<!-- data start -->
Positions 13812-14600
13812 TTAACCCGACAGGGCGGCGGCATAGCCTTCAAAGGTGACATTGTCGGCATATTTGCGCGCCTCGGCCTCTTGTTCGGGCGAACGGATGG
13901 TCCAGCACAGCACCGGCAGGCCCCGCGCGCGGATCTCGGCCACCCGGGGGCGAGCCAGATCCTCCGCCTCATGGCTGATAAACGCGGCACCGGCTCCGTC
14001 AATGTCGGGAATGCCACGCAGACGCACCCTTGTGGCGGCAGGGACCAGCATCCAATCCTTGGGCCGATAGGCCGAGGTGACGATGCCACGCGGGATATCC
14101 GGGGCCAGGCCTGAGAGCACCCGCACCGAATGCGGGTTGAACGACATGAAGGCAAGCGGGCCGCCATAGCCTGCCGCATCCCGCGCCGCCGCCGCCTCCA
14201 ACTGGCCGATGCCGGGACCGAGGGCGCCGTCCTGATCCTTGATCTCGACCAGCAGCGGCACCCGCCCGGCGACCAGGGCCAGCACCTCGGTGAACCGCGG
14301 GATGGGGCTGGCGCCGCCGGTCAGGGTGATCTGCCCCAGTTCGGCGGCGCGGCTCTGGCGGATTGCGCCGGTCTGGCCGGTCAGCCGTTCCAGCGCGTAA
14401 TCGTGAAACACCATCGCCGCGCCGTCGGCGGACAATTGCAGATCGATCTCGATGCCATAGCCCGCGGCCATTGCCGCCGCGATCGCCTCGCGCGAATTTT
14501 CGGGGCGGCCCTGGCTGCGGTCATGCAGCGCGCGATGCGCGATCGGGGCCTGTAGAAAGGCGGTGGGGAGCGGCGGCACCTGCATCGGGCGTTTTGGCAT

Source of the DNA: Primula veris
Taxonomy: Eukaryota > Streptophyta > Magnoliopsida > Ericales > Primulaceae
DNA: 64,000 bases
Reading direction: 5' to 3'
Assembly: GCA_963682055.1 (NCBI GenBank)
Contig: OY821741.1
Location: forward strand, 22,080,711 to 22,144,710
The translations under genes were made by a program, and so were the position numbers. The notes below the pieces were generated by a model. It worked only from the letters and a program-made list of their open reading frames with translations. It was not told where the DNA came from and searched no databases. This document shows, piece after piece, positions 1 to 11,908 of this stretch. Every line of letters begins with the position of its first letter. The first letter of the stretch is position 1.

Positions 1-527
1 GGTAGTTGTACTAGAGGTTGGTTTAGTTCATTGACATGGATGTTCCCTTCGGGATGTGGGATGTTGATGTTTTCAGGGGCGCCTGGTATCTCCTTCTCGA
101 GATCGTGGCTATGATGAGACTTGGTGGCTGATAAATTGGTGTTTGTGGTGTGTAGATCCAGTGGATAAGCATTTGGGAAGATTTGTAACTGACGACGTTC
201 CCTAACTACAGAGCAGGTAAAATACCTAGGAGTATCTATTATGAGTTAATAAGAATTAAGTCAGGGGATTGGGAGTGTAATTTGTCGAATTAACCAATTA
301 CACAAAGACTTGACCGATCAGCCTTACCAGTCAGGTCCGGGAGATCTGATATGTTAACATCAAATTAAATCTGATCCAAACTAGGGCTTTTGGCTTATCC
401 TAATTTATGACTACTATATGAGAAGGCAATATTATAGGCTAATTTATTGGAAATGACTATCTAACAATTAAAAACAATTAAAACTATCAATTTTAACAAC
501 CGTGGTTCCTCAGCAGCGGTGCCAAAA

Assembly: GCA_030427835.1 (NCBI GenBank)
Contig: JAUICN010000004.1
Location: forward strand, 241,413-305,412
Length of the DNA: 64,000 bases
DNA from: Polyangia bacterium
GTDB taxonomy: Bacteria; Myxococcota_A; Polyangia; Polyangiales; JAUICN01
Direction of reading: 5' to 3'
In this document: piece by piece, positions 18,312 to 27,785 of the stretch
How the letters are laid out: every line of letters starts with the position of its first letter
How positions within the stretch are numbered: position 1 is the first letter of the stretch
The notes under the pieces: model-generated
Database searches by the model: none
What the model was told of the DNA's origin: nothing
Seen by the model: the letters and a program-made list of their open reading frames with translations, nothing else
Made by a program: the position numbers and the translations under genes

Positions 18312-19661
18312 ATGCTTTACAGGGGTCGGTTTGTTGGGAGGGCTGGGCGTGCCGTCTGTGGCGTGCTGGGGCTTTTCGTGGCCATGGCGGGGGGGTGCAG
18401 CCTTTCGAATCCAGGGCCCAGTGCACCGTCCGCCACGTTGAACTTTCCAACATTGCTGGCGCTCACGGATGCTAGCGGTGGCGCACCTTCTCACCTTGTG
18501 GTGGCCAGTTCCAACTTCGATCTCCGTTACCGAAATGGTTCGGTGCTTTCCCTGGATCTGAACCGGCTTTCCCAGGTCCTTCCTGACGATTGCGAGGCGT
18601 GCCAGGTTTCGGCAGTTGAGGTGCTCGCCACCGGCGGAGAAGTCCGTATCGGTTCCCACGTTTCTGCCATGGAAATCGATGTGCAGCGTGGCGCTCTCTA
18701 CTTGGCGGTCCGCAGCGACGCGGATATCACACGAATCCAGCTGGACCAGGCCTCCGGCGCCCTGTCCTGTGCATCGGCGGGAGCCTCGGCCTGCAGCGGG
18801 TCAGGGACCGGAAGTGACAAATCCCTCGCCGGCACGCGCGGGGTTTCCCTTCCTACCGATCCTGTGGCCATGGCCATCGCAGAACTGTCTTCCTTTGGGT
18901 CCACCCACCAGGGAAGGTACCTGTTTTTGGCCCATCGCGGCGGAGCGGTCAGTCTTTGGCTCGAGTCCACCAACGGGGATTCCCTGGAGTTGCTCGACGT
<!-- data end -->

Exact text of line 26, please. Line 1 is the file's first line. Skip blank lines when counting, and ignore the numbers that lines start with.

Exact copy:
Contig: JAUICN010000004.1